At various points in health care reform's long slog through Congress, White House Chief of Staff Rahm Emanuel has offered President Obama options to settle for more-incremental change. But at each juncture, Obama has persisted in pursuing a comprehensive, big-bang bill.
In an interview with National Journal, Emanuel said he has intermittently provided Obama his assessment of "the equities" in more- and less-ambitious approaches, especially "given everything [else] we're trying to do." He continued, "This is what I'm supposed to do as chief of staff. But he has... always said, 'This is what needs to be done,' and he has said he is willing to pay the political price to get it done."
The grueling health care struggle, now nearing a decisive vote in the House, has filled in a picture of Obama that remained stubbornly unfinished through his first year. Most immediately, it has shattered the image of him as a passionless president, too cool to fully commit to any cause.
Win or lose, Obama has pursued health care reform as tenaciously as any president has pursued any domestic initiative in decades. Health care has now been his presidency's central domestic focus for a full year. That's about as long as it took to pass the Civil Rights Act of 1964, originally introduced by John F. Kennedy and driven home by Lyndon Johnson. Rarely since World War II has a president devoted so much time, at so much political cost, to shouldering a single priority through Congress. It's reasonable to debate whether Obama should have invested so heavily in health care. But it's difficult to quibble with Emanuel's assessment that once the president placed that bet, "He has shown fortitude, stamina, and strength."
The fight has opened a second window into Obama. The key here is his 2008 campaign assertion that "Ronald Reagan changed the trajectory of America" more than Richard Nixon or Bill Clinton did. The health care struggle suggests that Obama views changing that trajectory as the ultimate measure of a presidency's success. His aim is to establish a long-term political direction -- one centered on a more activist government that shapes and polices the market to strengthen the foundation for sustainable, broadly shared growth. Everything else -- the legislative tactics, even most individual policies -- is negotiable. He wants to chart the course for the supertanker, not to steer it around each wave or decide which crates are loaded into its hull.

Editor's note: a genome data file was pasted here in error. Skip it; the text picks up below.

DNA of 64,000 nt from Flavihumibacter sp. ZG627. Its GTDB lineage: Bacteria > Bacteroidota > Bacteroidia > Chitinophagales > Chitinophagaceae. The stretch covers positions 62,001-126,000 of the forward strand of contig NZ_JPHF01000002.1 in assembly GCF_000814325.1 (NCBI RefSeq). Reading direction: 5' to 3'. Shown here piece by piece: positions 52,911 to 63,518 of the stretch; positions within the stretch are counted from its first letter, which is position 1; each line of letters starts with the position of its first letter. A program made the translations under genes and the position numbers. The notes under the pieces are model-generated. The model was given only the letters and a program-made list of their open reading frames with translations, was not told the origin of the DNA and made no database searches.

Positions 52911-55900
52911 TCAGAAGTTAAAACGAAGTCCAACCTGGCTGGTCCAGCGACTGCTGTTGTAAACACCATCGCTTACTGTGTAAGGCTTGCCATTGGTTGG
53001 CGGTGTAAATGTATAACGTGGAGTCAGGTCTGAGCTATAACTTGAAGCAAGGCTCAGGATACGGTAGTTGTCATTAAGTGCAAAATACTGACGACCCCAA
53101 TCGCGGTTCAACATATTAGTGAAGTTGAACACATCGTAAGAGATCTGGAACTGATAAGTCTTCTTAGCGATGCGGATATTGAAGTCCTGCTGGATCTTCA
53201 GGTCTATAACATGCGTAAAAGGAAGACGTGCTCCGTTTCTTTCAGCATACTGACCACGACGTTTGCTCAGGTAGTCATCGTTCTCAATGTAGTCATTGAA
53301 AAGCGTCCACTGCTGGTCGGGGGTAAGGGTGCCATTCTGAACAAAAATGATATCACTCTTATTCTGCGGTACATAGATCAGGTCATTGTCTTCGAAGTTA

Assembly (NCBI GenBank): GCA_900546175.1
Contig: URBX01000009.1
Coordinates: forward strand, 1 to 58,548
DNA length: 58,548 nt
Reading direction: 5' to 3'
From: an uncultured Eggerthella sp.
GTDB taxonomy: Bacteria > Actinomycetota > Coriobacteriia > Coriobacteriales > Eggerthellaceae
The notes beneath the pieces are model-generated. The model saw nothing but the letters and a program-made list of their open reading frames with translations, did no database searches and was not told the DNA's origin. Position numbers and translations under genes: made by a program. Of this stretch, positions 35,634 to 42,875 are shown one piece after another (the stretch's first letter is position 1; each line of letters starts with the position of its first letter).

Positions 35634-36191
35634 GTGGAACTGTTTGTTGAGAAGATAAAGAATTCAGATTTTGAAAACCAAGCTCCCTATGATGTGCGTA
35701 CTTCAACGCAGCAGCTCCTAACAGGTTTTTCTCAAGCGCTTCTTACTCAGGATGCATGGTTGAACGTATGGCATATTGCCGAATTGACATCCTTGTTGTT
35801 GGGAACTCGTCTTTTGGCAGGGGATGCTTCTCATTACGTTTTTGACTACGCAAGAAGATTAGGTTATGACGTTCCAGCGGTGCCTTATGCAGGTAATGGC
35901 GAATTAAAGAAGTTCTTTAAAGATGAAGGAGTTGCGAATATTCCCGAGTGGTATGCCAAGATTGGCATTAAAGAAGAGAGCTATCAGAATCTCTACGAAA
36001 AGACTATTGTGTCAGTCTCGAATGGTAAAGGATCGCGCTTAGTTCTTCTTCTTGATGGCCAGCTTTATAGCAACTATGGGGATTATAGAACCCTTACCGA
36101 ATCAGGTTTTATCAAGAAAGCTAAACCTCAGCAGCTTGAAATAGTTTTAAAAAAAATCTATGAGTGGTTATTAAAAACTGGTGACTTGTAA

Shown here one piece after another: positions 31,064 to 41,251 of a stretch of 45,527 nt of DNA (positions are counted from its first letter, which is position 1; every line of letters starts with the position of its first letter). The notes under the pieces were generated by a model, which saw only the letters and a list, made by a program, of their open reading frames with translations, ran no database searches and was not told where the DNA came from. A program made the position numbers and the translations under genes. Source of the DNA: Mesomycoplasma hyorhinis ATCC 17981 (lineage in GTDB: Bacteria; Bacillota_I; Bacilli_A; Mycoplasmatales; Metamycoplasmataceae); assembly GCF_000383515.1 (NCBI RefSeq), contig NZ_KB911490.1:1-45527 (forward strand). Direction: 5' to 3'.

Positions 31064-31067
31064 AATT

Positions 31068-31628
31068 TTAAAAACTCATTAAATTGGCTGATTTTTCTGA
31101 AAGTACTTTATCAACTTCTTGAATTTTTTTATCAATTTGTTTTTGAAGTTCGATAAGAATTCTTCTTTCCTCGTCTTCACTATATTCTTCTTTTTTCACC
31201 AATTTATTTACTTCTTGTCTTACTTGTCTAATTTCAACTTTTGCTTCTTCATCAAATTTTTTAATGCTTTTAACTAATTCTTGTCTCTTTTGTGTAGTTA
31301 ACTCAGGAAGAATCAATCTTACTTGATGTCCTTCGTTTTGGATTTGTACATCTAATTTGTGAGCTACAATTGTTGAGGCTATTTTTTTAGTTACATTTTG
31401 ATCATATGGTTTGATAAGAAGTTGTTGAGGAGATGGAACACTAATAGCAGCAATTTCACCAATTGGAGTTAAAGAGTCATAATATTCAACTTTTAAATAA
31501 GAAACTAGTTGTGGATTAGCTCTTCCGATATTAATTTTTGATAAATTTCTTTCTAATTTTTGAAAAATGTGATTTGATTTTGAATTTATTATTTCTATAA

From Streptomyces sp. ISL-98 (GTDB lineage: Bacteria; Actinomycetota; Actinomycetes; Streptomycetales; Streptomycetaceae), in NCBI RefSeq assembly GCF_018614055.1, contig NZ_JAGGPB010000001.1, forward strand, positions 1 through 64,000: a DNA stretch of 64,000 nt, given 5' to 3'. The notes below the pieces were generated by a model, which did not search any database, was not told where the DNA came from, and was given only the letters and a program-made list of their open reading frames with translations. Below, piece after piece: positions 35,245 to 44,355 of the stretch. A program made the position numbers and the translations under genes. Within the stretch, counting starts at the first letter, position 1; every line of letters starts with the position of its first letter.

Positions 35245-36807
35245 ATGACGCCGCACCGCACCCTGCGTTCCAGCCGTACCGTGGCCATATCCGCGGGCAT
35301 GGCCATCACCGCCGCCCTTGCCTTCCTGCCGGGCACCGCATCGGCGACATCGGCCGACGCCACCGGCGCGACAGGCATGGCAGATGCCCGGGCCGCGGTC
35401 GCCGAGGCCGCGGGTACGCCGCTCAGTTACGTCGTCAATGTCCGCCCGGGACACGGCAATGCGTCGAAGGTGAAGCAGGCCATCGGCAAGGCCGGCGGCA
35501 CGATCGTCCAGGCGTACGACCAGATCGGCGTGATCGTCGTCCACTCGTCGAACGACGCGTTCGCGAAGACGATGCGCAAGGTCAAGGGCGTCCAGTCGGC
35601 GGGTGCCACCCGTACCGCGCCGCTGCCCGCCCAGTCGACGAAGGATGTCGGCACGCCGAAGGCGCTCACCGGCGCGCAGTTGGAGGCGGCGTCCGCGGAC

Obama's core health care goals have been to establish the principle that Americans are entitled to insurance and to build a framework for controlling costs by incentivizing providers to work more efficiently. He has been unwavering about that destination but flexible and eclectic in his route. He has cut deals with traditional adversaries, such as the drug industry, and confronted allies to demand an independent Medicare reform commission. But Obama has also waged unconditional war on the insurance industry. He has negotiated and jousted with Senate Republicans. He has deferred (excessively at times) to congressional Democratic leaders but has also muscled them at key moments. He has pursued the liberal priority of expanded coverage through a centrist plan that largely tracks the Republican alternative to Clinton's 1993 proposal.
Yale University political scientist Stephen Skowronek, a shrewd student of the presidency, sees in this complex record evidence that Obama and his team are torn between consensual and confrontational leadership styles. The first, he says, stresses "the progressive reform idea of bringing everybody to the table [for] rational, pragmatic decision-making." The second argues "that you transform politics only through wrenching confrontation." Skowronek believes that the most-consequential presidents, such as Abraham Lincoln and Franklin Roosevelt, usually start with the first approach and evolve toward the second as they encounter entrenched resistance.
Liberals who consider Obama too conciliatory have speculated that his willingness to use the Senate reconciliation process to force a final vote on health care signals a turn toward consistent confrontation. But it seems more likely that he will continue to seek broad coalitions on some issues (education, energy, immigration) while accepting, even welcoming, greater partisan conflict on others (financial reform). The approaches that Skowronek views as alternatives Obama may consider tools he can wield in different combinations for each challenge. The constant is Obama's determination to turn the supertanker -- and his Reagan-like willingness to bet his party's future on his ability to sell the country on the ambitious course he has set.
This article appears in the March 20, 2010, edition of National Journal.